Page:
As with the gorgeous camerawork in the Robert Zemeckis epic film Flight, the stunning visuals in Skyfall set the tone for the owners of the 007 franchise to go back to what a Bond film is all about: intrigue, drama, a superb score, breathtaking scenery and our hero up against a mentally deranged, maniacal and thoroughly damaged human being.
So what if Daniel Craig comes off less the suave spy and more like a hard-hitting blood ‘n guts detective Mike Hammer from Mickey Spillane’s novels…the film is pure Bond that we know and love from days gone by. And what is an interesting aspect of 007 lore is that without the huge marquee attractions of Sean Connery, Roger Moore (TV’s The Saint) and Pierce Brosnan (TV’s Remington Steele), great stories became the “stars” replacing those big names. Some of the best of these stories were written for the lesser-known Bonds – George Lazenby’s serious (and truly underrated) 1969 performance as 007 in the thrilling On Her Majesty’s Secret Service – directed by Peter R. Hunt with editing by John Glen (who also worked on the TV series “Secret Agent”), Timothy Dalton’s smooth acting in 1987’s very good The Living Daylights with an even better storyline to follow in License to Kill (1989)…and now, Skyfall. Important to note that the aforementioned Glen went from editing Bond films (On Her Majesty’s Secret Service and others) to directing both License to Kill and Living Daylights.
Casino Royale and Quantum of Solace both left this Bond fan and film critic with a sense that the series had gone off the rails. Yes, Casino Royale had all the trappings – even hints of Secret Service, but the new direction still needed an older, wiser Pierce Brosnan-type to fill in the blanks. Where the producers allowed Roger Moore to age gracefully in his Bond escapades, Brosnan just disappeared, stating to ABC News’ Sheila Marikar in February of 2010 that he was as puzzled as we: ” “I was wondering why the door closed on me!,” he (Brosnan) said of being dropped from the role. “I thought everything was going so well!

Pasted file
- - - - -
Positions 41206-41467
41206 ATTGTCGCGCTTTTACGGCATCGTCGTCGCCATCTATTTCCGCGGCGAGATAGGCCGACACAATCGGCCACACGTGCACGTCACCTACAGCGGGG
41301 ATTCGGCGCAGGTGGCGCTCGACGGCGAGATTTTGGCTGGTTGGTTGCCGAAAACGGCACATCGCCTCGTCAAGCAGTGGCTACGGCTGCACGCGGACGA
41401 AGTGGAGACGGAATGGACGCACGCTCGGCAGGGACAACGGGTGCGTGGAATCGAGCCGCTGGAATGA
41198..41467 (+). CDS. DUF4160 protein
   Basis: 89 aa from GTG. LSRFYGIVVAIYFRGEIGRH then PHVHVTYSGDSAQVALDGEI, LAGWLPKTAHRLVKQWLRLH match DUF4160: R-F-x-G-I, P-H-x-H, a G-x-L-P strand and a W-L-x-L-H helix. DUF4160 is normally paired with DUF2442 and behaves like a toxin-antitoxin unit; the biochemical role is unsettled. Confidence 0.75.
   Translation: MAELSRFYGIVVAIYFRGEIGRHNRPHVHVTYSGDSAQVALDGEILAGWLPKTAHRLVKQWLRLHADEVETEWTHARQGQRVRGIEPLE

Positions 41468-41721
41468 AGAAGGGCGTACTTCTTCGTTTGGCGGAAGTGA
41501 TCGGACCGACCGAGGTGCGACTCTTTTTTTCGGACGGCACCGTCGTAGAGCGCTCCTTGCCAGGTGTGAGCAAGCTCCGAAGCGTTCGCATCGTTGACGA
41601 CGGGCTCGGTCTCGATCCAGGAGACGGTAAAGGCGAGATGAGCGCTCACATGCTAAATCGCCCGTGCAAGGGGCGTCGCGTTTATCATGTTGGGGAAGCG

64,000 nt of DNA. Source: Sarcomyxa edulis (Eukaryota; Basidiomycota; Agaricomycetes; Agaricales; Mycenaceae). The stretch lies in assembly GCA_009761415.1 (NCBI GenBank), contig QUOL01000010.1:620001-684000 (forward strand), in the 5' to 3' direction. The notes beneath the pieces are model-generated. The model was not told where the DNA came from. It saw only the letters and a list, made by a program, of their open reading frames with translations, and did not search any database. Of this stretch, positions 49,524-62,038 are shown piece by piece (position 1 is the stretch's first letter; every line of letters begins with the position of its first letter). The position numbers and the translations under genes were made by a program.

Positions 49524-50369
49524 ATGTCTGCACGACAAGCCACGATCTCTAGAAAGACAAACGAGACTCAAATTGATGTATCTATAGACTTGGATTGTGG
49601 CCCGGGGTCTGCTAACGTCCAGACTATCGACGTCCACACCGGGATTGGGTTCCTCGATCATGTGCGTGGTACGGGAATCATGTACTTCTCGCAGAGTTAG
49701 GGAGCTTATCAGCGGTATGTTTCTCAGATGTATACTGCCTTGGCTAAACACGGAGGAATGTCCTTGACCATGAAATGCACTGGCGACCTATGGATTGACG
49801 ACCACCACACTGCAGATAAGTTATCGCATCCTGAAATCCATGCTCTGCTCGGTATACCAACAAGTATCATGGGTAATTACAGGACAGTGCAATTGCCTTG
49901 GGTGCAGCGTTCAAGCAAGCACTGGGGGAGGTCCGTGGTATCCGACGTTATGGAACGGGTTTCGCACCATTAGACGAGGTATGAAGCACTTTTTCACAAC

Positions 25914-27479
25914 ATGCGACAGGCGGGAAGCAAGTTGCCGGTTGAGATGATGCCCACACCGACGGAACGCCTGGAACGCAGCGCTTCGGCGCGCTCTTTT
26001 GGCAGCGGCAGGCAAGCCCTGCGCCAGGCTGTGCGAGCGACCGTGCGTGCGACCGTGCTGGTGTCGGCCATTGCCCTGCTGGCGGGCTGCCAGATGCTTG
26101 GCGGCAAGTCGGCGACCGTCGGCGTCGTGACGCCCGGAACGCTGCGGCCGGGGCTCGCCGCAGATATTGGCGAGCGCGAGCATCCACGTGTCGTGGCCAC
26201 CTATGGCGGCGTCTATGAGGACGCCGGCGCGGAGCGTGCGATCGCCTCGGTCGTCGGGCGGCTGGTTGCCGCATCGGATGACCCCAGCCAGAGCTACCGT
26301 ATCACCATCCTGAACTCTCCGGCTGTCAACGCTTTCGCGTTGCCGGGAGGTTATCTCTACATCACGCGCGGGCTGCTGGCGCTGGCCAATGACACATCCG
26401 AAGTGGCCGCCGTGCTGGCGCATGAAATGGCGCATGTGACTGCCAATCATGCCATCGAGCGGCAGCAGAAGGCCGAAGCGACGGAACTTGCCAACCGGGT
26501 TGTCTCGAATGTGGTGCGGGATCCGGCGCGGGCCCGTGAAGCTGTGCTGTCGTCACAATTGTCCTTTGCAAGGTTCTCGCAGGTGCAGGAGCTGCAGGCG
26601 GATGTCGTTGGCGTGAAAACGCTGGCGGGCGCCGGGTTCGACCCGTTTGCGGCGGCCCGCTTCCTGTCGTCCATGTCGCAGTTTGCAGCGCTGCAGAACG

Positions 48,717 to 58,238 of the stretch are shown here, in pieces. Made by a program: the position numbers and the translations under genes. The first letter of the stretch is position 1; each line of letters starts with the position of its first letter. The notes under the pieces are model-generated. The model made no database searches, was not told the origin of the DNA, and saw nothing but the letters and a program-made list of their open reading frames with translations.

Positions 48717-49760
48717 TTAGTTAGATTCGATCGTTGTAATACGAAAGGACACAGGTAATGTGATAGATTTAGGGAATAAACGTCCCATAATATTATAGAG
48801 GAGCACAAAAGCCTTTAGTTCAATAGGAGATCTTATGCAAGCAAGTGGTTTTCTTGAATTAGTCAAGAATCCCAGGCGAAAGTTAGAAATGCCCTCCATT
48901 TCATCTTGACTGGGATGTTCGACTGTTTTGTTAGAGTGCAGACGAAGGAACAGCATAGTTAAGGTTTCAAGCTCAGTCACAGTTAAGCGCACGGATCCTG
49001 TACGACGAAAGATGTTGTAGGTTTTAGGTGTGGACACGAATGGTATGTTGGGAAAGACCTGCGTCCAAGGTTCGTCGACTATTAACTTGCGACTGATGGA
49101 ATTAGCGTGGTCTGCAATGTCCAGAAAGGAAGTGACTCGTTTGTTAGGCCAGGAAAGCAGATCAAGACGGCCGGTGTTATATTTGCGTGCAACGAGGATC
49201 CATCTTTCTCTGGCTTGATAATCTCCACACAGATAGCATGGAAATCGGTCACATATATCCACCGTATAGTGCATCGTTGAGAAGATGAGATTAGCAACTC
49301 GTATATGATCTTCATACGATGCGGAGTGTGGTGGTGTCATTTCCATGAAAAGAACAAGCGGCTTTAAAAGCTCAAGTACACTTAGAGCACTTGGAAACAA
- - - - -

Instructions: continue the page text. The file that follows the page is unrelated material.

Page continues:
The current producers of the series, Barbara Broccoli and her half-brother Michael G. Wilson, certainly have a good handle on the film Bond – Wilson’s father was the first Batman on film, the 1943 serial available on DVD and worth catching. So in his 70th year, the step-son of the late Albert R. Broccoli, along with Broccoli’s daughter, take the Bond film saga into its 50th year
Singer Adele does her best Shirley Bassey (too bad Shirley’s didn’t have the opportunity to do the closing credits), Dame Judi Dench is brilliant reprising her role as M, and the one hundred and forty-three minutes are worth the two hundred million dollars spent. As I write this review the film has just about made its money back, and it will inspire a new generation to go back and love Secret Service, Living Daylights, Goldfinger, Thunderball …everything but Peter Seller’s Casino Royale (trumped by the original Bond, the 1954 Casino Royale with Barry Nelson as Bond and Peter Lorre as Le Chiffre). This review intentionally dances around the plot, enough other critics can go there if they wish, it’s more of a commentary on the series, and how Skyfall gets a thumbs up for having a great title, smart ideas, and adding an intriguing and well-thought out bit of movie magic to this important series of classic films.
Joe Viglione is the Chief Film Critic at TMRZoo.com. He has written thousands of reviews and biographies for AllMovie.com, Allmusic.com, Gatehouse Media, Al Aronowitz’s The Blacklisted Journal, and a variety of other media outlets. Joe also produces and hosts Visual Radio, a seventeen year old variety show on cable TV which has interviewed Jodie Foster, director/screenwriter David Koepp, Michael Moore, John Cena, comics/actors Margaret Cho, Gilbert Gottfried, Gallagher, musicians Mark Farner and Don Brewer of Grand Funk Railroad, Ian Hunter of Mott The Hoople, Ray Manzarek, John Densmore, Felix Cavaliere of The Rascals, political commentator Bill Press and hundreds of other personalities.